Three "Kids" Publish an Important New Children's BookThe latest literary success at Kenyon involves three students, five professors, a serious need, an idea that in retrospect seems delightfully simple, months of work that was anything but simple, and a swimming pool in California.
The success in question is Shapesville, a whimsical, affirming book about body image for young children, written by three recent graduates who never dreamed that what began as an unusual independent-study project would result not only in publication but in an initial press run of 10,000 copies and extensive promotion to schools, libraries, book stores, families, and eating-disorder specialists.
"It's kind of surreal," says Andy Mills '02 , who wrote the book with fellow psychology major Becky Osborn '02 in the spring of their senior year. The two found the perfect illustrator in Erica Neitz '01, a studio-art graduate and builder of "fun, funky" furniture who had stayed in Gambier to work as a technician in the art department. Shapesville, about a happy, colorful world where Daisy the orange diamond and Sam the blue square revel in their individuality, unbothered by their size or shape, will be available in book stores this fall.
"Every kid who has seen it has loved it," says Leigh Cohn, who with his wife Lindsey Hall runs G ü rze Books, a California-based publishing house that specializes in literature on eating disorders. G ü rze had never published a children's book before, but Shapesville, with its simple rhymes and playful drawings, captured their imagination. And the publishers felt confident that the material was educationally appropriate because they knew and trusted two of the authors' mentors, Kenyon psychology professors (and eating-disorder experts) Linda Smolak and Michael Levine.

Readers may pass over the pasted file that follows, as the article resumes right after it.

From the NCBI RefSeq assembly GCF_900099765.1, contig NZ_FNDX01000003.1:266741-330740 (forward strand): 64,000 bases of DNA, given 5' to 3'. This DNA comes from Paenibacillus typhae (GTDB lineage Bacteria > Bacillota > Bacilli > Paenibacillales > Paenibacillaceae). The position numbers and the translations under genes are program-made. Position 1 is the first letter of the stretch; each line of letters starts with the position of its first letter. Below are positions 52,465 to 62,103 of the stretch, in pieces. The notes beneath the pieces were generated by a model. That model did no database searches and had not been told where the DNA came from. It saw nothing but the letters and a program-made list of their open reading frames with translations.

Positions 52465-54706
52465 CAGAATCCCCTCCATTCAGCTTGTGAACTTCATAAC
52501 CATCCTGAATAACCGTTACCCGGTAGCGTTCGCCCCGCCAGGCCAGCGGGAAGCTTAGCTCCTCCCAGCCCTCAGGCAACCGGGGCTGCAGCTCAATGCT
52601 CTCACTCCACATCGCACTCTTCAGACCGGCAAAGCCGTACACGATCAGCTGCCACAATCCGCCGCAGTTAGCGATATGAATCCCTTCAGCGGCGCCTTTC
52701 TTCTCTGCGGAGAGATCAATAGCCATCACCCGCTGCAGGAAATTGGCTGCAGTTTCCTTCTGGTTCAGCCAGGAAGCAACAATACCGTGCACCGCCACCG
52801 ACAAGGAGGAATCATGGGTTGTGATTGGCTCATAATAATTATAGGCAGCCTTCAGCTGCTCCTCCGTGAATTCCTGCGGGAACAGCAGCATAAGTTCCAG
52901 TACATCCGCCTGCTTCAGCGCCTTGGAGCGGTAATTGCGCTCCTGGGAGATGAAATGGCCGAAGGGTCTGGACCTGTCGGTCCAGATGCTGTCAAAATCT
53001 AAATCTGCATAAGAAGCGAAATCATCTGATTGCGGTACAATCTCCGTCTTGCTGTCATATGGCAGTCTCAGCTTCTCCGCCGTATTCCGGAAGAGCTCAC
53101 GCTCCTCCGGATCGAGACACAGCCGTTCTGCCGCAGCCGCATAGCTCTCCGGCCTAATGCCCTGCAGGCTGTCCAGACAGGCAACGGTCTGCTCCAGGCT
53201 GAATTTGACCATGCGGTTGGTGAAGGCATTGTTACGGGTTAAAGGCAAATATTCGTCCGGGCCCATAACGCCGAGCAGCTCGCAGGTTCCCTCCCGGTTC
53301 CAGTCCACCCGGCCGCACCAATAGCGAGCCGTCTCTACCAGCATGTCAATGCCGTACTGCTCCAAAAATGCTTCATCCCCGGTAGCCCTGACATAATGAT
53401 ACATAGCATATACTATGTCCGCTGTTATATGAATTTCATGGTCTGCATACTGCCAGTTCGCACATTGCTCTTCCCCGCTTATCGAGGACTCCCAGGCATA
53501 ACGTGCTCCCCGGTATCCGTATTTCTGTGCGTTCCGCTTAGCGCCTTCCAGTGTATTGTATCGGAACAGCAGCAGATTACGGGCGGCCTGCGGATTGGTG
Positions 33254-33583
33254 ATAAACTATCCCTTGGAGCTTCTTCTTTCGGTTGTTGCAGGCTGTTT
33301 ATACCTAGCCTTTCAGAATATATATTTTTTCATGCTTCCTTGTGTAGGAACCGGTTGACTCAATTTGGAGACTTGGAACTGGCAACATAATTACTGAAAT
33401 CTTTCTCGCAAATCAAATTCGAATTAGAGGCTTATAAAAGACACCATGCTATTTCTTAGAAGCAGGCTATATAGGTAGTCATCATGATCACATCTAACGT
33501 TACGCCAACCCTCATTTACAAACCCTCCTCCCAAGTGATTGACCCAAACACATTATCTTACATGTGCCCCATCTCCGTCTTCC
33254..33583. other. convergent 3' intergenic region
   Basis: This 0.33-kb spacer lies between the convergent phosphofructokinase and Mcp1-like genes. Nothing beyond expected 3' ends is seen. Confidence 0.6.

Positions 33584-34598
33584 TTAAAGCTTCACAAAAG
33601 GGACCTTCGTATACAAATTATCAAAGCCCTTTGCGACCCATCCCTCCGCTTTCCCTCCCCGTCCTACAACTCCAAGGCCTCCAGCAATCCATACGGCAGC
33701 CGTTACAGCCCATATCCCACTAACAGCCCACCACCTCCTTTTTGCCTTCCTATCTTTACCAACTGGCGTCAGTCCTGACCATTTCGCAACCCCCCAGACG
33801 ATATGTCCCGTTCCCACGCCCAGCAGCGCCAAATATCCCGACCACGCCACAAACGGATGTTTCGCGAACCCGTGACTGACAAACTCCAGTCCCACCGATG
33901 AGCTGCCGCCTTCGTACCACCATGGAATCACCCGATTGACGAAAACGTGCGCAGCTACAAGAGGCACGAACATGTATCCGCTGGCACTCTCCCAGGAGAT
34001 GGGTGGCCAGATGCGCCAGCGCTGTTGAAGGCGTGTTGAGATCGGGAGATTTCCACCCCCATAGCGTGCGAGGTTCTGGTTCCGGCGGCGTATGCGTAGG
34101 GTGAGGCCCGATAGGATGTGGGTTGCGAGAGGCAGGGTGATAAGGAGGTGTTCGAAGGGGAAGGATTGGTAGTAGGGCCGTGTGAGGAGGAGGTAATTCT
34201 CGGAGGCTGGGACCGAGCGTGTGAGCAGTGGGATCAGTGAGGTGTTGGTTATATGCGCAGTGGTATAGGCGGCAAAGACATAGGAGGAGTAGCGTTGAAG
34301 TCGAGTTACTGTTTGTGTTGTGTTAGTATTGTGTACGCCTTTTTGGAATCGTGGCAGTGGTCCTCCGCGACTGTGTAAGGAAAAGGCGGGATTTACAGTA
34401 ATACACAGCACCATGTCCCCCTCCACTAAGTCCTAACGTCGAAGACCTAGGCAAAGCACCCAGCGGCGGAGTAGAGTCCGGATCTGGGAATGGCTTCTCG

The idea for Shapesville began when Mills, as a junior, was conducting research with Smolak and her colleague Sarah Murnen about the media's influence on body image among elementary-school children. While most curricula designed to prevent eating disorders focus on middle- and high-school students, this research showed that younger children, too, were very much aware of body types glamorized in popular culture. Girls as young as six years old unhesitatingly said that one way they could try to look like Brittany Spears was to throw up or not eat at all.
Smolak and Levine had written a prevention curriculum aimed at adolescents. Mills felt that, for younger children, something more basic was needed. He suggested a children's book. To his surprise, Smolak and Murnen were enthusiastic about the idea. And Becky Osborn, who was involved in a different research project with Smolak, was so encouraging that Mills asked her to collaborate.
To call them neophytes would be to exaggerate their experience. Both of them had worked with kids and done research in schools, but they knew virtually nothing about creating children's literature. "We just knew that we wanted to write a book teaching kids to love their bodies," they would note later, in a paper about the project.
They began to read children's books relentlessly, learning in the process that there was nothing quite like what they had in mind. They met to do research and brainstorm during the summer after their junior year. Back at school, they visited book stores and libraries, drafted ideas, and grew frustrated by the difficulty of finding the right concept along with the right language.
"It's not easy to write children's books," says Osborn. "It's a totally different feeling, a totally different culture, a totally different flow. Every book has its own rhythm and mind-set."